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Business of Design

Hello Pretty at Business of Design, PART TWO: SELLING ONLINE

Hello Pretty at Business of Design, PART TWO: SELLING ONLINE

**And we're back for round two! Hot on the heels of last week's Part One: Trends, we give you Part Two: how to sell your roducts like hotcakes online. Again, it's long and wordy, but a goodie. Settle in and absorb all of the knowledgey goodness!**

Hello Pretty at Business of Design, PART TWO: SELLING ONLINE

So having done your research about what the ecom industry is doing, how do you take that information and become successful? Well, all you need to get going is a bank account, a smart phone and an idea, and be willing to try.

Find partners that you’re comfortable with. By partners I mean platforms and payment gateways, because we are all going to be a big part of your online retail life.

There are loads of options out there that check all the boxes, with various themes and plugins geared towards ecommerce. Much like with shipping partners, it just requires a bit of time and research. However, it’s still possibly less time and research than setting up a brick and mortar store, with much less capital outlay.

Online does have its own costs though, and many people seem to think it should be free. Luckily you can start small, where your only cost is time - but it still needs to be spent. I say it over and over and over – take the time to do it properly. The more you do it the quicker it will become, but it may take time to gain momentum. We often see people that are dismayed that they haven't immediately made millions – don't be disheartened. Offer a great product and a great customer experience, market yourself well, and your business will grow – it's no different to any other business model.

I recently had a conversation with someone who was convinced that the only way to be successful online is to have a brick and mortar store as well. I had to politely disagree, because to my mind the exact opposite is true. You can be successful as an online only store, as can be seen with the likes of Amazon, but with digital marketing developing the way that it is, you now need an online presence to supplement your physical store, not a physical store to supplement your online presence.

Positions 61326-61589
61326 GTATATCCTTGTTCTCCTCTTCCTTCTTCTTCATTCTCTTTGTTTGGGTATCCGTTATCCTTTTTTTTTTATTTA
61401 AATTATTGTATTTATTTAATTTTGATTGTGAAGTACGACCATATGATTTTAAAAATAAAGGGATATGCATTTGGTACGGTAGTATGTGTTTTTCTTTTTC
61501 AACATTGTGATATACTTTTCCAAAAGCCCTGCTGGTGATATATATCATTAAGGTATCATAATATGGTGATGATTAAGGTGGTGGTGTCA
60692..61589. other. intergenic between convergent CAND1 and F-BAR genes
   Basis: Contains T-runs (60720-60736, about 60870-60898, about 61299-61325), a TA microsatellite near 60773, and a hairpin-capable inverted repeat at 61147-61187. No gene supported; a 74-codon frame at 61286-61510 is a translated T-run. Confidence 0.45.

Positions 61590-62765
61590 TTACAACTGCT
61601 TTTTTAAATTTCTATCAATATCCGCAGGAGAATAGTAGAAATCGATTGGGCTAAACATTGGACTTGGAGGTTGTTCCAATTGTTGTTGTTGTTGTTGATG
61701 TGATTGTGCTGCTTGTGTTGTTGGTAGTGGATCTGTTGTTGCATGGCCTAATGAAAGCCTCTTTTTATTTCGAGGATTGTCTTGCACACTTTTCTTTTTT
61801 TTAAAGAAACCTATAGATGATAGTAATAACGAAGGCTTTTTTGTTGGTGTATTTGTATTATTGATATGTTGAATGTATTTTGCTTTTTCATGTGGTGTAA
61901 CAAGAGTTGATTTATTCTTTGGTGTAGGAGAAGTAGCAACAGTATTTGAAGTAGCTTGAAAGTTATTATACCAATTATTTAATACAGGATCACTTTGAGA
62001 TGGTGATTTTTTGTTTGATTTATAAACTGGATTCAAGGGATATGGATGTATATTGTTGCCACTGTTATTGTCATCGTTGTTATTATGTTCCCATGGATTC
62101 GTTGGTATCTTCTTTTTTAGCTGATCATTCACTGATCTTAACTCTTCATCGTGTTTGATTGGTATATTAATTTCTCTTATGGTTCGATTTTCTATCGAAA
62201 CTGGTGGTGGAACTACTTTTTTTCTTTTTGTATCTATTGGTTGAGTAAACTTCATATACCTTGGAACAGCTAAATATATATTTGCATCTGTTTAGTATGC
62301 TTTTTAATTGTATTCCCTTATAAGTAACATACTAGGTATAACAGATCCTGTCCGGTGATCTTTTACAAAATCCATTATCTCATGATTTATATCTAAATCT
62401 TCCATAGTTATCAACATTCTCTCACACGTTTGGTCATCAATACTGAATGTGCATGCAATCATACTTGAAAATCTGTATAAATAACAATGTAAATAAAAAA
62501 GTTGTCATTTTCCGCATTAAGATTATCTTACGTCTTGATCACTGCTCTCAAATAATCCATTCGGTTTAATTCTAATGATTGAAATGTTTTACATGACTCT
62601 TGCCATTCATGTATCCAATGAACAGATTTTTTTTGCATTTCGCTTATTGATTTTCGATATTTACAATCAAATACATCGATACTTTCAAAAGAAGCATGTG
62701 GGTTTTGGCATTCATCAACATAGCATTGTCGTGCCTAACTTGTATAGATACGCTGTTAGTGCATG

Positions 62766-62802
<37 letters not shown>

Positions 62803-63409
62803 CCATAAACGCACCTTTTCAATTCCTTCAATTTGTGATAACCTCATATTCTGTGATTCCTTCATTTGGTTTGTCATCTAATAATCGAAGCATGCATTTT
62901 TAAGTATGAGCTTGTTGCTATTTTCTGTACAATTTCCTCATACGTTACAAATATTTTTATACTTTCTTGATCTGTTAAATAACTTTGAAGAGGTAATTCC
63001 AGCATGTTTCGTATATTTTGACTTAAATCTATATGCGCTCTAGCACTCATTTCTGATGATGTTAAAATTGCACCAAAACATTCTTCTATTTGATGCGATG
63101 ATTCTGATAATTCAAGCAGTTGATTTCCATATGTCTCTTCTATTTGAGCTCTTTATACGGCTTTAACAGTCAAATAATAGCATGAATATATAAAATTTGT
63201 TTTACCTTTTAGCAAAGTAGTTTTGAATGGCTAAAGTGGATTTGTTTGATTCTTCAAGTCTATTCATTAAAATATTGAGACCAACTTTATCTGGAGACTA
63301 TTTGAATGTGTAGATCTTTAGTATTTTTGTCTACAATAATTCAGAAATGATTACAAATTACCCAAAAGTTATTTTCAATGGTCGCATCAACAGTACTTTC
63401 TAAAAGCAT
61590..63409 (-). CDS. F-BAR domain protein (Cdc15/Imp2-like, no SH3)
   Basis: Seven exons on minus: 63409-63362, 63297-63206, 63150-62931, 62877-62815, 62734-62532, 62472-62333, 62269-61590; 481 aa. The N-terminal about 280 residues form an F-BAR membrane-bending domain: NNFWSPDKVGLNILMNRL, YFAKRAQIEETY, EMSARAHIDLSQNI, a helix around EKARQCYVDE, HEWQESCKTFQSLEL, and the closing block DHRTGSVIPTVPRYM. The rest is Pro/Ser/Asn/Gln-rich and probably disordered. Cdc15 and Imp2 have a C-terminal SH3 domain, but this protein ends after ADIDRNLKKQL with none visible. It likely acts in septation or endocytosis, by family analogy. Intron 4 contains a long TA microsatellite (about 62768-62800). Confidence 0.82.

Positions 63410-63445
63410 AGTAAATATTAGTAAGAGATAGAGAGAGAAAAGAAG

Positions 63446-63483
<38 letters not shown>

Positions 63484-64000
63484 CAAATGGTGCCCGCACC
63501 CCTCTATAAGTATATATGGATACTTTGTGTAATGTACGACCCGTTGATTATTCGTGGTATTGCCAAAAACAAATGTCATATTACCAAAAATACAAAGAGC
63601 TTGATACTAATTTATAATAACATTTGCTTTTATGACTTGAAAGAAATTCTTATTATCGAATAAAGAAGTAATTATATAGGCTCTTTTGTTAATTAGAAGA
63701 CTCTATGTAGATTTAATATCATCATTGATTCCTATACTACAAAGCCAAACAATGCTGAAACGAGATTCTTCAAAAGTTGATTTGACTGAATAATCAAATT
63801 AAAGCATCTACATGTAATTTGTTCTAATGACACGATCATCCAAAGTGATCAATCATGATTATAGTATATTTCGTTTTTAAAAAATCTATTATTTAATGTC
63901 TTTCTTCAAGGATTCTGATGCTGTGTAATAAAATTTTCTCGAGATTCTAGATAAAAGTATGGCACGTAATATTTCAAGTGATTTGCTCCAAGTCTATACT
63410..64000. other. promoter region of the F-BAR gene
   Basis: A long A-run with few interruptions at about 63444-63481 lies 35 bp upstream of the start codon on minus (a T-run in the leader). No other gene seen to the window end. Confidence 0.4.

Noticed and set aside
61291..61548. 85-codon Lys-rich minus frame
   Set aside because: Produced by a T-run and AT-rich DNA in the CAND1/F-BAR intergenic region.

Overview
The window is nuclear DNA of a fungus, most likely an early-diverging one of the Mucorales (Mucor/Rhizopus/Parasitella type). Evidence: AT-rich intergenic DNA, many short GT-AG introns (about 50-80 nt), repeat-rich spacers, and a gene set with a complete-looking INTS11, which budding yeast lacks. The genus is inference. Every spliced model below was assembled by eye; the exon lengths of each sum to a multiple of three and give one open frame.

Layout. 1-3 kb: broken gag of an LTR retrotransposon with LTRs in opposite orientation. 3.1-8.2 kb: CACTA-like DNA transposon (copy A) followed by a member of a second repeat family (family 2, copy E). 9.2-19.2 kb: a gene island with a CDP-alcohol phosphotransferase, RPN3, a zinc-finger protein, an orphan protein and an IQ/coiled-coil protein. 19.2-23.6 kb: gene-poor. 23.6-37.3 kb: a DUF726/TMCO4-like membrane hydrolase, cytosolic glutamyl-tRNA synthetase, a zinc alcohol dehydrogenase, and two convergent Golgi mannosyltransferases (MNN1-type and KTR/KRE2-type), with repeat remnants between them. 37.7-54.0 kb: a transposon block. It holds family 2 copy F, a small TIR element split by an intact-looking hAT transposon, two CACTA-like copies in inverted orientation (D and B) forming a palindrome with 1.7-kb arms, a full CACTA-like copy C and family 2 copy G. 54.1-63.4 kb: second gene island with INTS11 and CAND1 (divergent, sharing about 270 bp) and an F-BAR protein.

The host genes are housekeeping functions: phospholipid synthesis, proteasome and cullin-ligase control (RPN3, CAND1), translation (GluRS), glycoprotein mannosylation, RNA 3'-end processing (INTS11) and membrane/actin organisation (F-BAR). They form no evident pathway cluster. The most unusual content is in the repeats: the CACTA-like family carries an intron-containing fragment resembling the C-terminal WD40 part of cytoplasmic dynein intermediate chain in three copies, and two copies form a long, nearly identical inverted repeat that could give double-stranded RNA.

You are able to reach so many more people, and can make items to order instead of having to spend money on stock beforehand and risk not selling those items. Your set up and running costs are considerably less because you can work from your kitchen counter, which has an immediate effect on your proft margins. Your online store is beyond borders, and caters to after hours shoppers. You can reach customers 24/7 with a mobile friendly site. Once you have your platform chosen and ready, and your shipping solution on speed dial, it’s a fairly formulaic approach.

Almost all online shopping issues we've had to deal with that isn't tech related have been
about images, shipping and advertising - how many of you have bought something online? And how many of you are put off by bad photos, or a lack of information? It immediately effects your level of trust. How many of you have been put off by having to pay extra for shipping?
 

Hello Pretty at Business of Design, PART TWO: SELLING ONLINE

PRODUCT PHOTOS:

Good product photos are vital, since customers are actually buying photos, not products at this point. They rely on them since they can't see the product in person. When we say “don’t cheap out,” we don’t mean that you have to run out and pay a fortune for a professional photoshoot. But do the best that you can afford, even if it's just from a smartphone.

There are so many great editing apps and tutorials on Pinterest and YouTube on how to easily take great photos that there are very few excuses for poor product images. The example on the slide is from the House of Kallie store page - the photos are all cohesive and play nicely together, making visiting their page easy on the eye, and so a pleasant user experience. You sort of just want to hang out there because it's pretty and nice – which is what you want!

If you can afford professional photography, do it. If not, learn to do it yourself, to the best of your ability. Become your own pro!

I always recommend having a clear, from the front image of the product as the main hero image. Customers need to be able to see what your product is immediately – if they can't they'll just keep scrolling. Have photos from different angles and a close up photo of details. I also usually suggest having photos of the products in use, so customers can get an idea of scale. Again, you don’t need fancy equipment for this - good, clear lighting, staging the product in a way that background doesn’t distract from the item itself. Some simple editing apps to brighten everything up can sort you out in no time.